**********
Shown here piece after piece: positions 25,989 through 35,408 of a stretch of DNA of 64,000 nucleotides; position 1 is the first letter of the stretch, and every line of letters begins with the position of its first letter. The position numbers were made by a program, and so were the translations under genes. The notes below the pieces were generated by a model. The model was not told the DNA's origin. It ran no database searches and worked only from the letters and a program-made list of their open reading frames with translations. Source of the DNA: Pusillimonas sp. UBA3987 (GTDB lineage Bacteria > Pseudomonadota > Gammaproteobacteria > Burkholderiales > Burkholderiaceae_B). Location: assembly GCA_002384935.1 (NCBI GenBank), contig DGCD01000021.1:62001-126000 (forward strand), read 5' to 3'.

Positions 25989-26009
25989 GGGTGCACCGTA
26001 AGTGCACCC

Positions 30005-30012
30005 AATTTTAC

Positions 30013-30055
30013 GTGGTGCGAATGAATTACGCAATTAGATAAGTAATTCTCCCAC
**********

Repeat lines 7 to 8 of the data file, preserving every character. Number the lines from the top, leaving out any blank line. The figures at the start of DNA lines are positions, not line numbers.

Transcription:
Positions 30013-30055
30013 GTGGTGCGAATGAATTACGCAATTAGATAAGTAATTCTCCCAC